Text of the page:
You may have heard that you should aim to drink eight 8-ounce glasses of water per day. How much you should actually drink is more individualized than you might think. The Institute of Medicine (IOM) currently recommends that men should drink at least 104 ounces of water per day, which is 13 cups. They say women should drink at least 72 ounces, which is 9 cups. Even still, the answer to exactly how much water you should drink isn’t so simple.
Water recommendationsWhile the eight glasses rule is a good start, it isn’t based on solid, well-researched information. Your body weight is made up of 60 percent water. Every system in your body needs water to function. Your recommended intake is based on factors including your sex, age, activity level, and others, such as if you’re pregnant or breastfeeding.
AdultsThe current IOM recommendation for people ages 19 and older is around 3.7 liters for men and 2.7 liters for women. This is your overall fluid intake per day, including anything you eat or drink containing water in it, like fruits or vegetables.
Of this total, men should drink around 13 cups from beverages. For women, it’s 9 cups.
Recommendations for kids have a lot to do with age. Girls and boys between ages 4 and 8 years should drink 40 ounces per day, or five cups. This amount increases to 56 to 64 ounces, or 7 to 8 cups, by ages 9 to 13 years. For ages 14 to 18, the recommended water intake is 64 to 88 ounces, or 8 to 11 cups.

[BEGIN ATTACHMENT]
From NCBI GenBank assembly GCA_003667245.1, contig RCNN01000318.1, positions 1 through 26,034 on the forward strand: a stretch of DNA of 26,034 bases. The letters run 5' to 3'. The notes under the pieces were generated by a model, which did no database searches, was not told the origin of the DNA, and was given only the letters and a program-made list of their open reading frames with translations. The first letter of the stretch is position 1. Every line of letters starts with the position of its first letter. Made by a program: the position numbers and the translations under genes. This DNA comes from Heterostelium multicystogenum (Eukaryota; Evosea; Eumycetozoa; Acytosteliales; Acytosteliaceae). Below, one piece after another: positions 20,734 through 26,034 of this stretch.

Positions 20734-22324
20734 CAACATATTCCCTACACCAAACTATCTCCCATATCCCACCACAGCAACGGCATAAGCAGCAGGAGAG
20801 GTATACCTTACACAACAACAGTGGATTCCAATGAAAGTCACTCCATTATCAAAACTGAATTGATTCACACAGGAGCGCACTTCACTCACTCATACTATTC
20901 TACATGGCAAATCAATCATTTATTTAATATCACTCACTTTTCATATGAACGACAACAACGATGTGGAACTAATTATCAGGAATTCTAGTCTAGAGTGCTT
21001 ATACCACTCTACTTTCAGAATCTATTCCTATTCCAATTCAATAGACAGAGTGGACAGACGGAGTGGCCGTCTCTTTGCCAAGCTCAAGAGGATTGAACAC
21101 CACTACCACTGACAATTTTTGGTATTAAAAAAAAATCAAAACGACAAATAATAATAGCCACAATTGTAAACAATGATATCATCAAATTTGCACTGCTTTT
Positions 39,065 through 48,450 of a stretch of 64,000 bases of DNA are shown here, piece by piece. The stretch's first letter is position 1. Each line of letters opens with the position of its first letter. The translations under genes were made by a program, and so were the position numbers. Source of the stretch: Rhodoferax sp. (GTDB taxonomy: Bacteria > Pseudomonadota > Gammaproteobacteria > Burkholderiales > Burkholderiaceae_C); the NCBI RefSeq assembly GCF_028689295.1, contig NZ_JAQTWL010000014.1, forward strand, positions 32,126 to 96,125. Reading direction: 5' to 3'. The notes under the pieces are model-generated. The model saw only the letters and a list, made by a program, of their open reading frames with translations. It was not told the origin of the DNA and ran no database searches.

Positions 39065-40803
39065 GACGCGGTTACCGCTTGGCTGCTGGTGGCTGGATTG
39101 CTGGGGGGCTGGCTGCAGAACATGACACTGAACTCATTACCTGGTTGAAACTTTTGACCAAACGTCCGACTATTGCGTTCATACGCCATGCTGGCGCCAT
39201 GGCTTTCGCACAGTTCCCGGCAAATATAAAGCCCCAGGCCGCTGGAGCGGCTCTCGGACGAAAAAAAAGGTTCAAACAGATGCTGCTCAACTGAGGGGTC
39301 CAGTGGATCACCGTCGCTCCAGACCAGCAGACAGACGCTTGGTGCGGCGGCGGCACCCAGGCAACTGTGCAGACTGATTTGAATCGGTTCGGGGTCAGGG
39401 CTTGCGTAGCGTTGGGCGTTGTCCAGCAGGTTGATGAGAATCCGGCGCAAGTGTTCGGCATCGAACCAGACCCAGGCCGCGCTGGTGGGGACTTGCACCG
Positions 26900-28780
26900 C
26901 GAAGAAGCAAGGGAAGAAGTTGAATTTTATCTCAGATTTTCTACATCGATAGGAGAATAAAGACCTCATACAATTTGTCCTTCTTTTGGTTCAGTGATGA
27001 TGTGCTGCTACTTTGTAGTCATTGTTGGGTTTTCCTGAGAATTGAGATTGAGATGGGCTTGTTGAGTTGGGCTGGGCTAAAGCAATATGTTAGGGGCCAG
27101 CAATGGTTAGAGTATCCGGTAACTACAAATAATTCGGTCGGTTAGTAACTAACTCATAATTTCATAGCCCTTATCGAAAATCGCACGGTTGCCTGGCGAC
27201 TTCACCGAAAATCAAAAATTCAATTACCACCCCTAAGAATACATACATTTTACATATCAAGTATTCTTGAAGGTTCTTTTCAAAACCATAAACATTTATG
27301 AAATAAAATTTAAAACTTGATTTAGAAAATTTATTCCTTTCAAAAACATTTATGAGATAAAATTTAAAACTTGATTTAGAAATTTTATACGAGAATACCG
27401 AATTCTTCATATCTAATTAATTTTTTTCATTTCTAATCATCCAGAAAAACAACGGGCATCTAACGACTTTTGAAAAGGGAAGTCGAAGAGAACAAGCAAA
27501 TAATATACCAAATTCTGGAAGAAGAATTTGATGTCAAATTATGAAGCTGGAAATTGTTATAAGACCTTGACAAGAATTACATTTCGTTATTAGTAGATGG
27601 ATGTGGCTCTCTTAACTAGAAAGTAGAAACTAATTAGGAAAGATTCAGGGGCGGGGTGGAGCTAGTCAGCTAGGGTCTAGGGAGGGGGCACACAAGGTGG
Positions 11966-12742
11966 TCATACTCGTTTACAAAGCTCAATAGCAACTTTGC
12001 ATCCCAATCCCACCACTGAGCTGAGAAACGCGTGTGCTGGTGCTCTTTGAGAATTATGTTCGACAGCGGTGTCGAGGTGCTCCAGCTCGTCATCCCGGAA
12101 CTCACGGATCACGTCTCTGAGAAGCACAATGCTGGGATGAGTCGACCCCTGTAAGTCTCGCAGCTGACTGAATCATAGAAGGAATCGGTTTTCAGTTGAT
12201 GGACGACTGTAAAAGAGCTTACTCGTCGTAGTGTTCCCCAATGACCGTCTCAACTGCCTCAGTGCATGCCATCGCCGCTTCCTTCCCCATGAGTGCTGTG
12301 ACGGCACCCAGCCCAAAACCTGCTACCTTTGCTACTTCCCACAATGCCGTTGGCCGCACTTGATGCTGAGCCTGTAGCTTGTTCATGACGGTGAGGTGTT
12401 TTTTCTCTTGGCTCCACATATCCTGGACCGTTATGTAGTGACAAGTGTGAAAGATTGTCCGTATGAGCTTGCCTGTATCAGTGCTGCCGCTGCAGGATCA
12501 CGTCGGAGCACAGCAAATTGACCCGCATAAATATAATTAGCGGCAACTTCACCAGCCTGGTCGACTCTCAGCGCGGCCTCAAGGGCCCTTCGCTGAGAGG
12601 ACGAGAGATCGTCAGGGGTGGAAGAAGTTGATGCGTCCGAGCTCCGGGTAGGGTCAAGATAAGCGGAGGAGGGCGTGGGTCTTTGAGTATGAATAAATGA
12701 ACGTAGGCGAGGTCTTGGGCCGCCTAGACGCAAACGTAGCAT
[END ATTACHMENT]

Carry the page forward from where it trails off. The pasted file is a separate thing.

Women of reproductive ageIf you’re pregnant or breastfeeding, your recommendations change. Pregnant women of all ages should aim to get 80 ounces, or ten 8-ounce glasses of water each day. Breastfeeding women may need to up their total water intake to 104 ounces, or 13 cups.
Daily recommended amount of water (from drinks)
children 4–8 years old
5 cups, or 40 total ounces
children 9–13 years old
7–8 cups, or 56–64 total ounces
children 14–18 years old
8–11 cups, or 64–88 total ounces
men, 19 years and older
13 cups, or 104 total ounces
women, 19 years and older
9 cups, or 72 total ounces
10 cups, or 80 total ounces
13 cups, or 104 total ounces
You may also need to drink more water if you live in a hot climate, exercise often, or have a fever, diarrhea, or vomiting.
Why do you need water?
Water is important for most processes your body goes through in a day. When you drink water, you replenish your stores. Without enough water, your body and its organs can’t function properly.
Benefits of drinking water include:
There are risks of drinking too little or too much water.
Your body is constantly using and losing fluids through actions like sweating and urinating. Dehydration happens when your body loses more water or fluid than it takes in.
Symptoms of dehydration can range from being extremely thirsty to feeling fatigued. You may also notice you aren’t urinating as frequently or that your urine is dark. In children, dehydration may cause a dry mouth and tongue, lack of tears while crying, and fewer wet diapers than usual.
Dehydration may lead to:
Drinking too much water may be dangerous to your health as well. When you drink too much, the extra water can dilute the electrolytes in your blood. Your sodium levels decrease and can lead to what is called hyponatremia.
TakeawayStaying hydrated goes beyond just the water you drink. Foods make up around 20 percent of your total fluid requirements each day. Along with drinking your 9 to 13 daily cups of water, try to eat lots of fruits and vegetables.
Some foods with high water content include: